It is now 11am, and I am off with Malika . She does speak some English. Right now she teaches Arabic at a French middle school for wealthy children. She used to teach French at an Arab school. Many years ago she met a writer for lonely planet when she used to do mountain hikes. She works Monday thru Friday but only in morning on Wednesdays. She asks me what I want to learn, I tell her whatever she thinks is important. She says OK to go to her home and I say yes. We head towards the airport to large apartments I think only a few years old. We pass a field with sheep I think, maybe goats. No fences. Lots of motorbikes, ladies in head scarves and jellaba.

We stop first at a market area, and she goes to buy fresh chicken (very fresh, clucking), and they butcher it, skin it, cut it into pieces and bag it in seconds after first weighing it live. She sees a friend and her boyfriend or husband and they greet each other and hug and talk for a few minutes.

There are several chicken shops right here, this is a neighborhood shop area, fruit stand across the street, bread piled high next door, strawberries on a cart, and entire cart full of snap peas, buckets of herbs like sage, parsley, celery root, all sorts of things. We go to buy peas also across the street, dodging the motorbikes, bicycles and cars and the people. Everyone in traditional dress. It is very hot and humid and the middle of the day.

We get back in the car, and she pulls the radio from the glove box and it attaches to the car magnetically it appears and she turns on Sufi music. I like the beat, even though I can’t understand the words, I like the melody.

We go to her house, park, open a big iron door to a ground floor spiral staircase, with the walls covered in beautiful blue and white pattern, and light switch at every landing. Her main living area and bedroom and one simple kitchen is on the 2nd floor I think, and she shows me a spacious living room, kitchen, dining area, bedroom, shower room and toilet/sink room. We then sit for a moment before taking the groceries upstairs and out onto a beautiful terrace rooftop with clotheslines. The side facing the street looks directly at the local mosque, considered a good sign.

We enter though a door and I see a second small kitchen with a propane/gas two burner table top stove, sink with running water, stone countertop, table, shelves for dishes, and cabinet for glasses. To the right are the fridge, and then a large lounge area with 3 sides covered with a lounge and pillows, the fourth a bed with lots of pillows. Two large windows I this room, a television, a large table at lounge height, and books.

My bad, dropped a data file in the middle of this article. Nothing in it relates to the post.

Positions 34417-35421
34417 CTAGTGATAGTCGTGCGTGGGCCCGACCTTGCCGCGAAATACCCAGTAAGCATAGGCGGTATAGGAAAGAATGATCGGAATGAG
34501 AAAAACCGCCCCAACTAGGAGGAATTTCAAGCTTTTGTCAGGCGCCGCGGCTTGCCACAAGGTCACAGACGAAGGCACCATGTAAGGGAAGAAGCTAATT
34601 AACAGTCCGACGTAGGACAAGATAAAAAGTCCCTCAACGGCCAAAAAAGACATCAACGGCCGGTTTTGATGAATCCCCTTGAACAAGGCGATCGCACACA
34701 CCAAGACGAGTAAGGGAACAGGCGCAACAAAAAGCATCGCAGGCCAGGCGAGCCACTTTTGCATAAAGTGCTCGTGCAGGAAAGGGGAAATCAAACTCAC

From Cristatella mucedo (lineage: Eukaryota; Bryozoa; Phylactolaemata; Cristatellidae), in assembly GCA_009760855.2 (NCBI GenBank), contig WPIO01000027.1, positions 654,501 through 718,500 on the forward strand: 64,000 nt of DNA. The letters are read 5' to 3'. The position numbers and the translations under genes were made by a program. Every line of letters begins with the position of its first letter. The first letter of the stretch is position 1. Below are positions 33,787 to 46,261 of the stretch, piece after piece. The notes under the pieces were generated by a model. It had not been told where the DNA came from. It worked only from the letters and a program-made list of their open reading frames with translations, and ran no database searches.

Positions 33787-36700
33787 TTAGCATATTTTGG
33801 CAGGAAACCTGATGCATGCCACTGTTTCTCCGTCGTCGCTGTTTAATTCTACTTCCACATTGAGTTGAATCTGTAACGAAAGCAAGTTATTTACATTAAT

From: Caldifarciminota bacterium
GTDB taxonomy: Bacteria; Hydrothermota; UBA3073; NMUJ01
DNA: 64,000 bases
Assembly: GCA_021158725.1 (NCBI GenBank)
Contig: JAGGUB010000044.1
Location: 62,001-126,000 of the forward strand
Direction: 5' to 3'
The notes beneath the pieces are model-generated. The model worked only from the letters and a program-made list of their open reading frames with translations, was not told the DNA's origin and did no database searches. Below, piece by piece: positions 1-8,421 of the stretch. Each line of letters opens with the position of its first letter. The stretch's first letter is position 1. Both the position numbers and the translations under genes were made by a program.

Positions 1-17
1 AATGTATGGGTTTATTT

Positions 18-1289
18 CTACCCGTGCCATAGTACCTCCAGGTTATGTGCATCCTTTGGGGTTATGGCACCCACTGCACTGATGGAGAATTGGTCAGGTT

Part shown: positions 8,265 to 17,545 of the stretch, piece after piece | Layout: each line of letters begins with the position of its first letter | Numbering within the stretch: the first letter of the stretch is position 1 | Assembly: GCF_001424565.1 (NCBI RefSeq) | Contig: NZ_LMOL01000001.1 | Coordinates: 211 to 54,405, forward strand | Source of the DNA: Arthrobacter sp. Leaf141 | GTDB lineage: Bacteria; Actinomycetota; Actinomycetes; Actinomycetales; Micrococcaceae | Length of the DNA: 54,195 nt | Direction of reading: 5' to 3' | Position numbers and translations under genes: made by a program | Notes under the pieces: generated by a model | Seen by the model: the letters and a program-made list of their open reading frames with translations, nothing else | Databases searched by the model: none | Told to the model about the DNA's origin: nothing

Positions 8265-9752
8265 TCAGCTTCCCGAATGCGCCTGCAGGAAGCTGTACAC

There are lots of framed art here and downstairs but not on the wall, leaning against it on the floor. I think she said she has lived her for 3 years.

She asks me if I would like some tea, and I agree. She rinses out the kettle, then fills it with water and heats it. She rinses out the tea pot with hot water, then pours in a handful of tea and hot water and puts it on the heat. In the mean time she cuts up mint and some other herb, which right now I am thinking is marjoram but I couldn’t think of it all day, kept thinking thyme, and she puts the entire stalk into the tea pot and lets it seep.

She opens various containers and sets out little snack mixes, one salty with peanuts, what I think are chickpeas and salty biscuits, the other sugared nuts and sweet sugary biscuit bits, and the third domino sized cheese and herb biscuits to drink with the tea.

She adds a large block of sugar- maybe 1” x 2” and asks me if this is enough sugar and I say yes, and she says she likes it not too sweet also. Her English is pretty darned good! Best in Arabic, good in French, and better than me at English I think. Anyway, a good surprise she has some English.

She is 49 years old, and is single, never married, no children. She is from the seaside town of Essoura (sp) and has been teaching for 27 years middle school. She knows email but is not up on blogs and Skype and all that. She says she doesn’t have time. She loves music and loves to sing, but it is hard to keep up with it and work also. She also does some art, and she showed me a piece using bougainvillea petals where she had spelled the name of God I think Allah in Arabic in thorny letters also from a plant.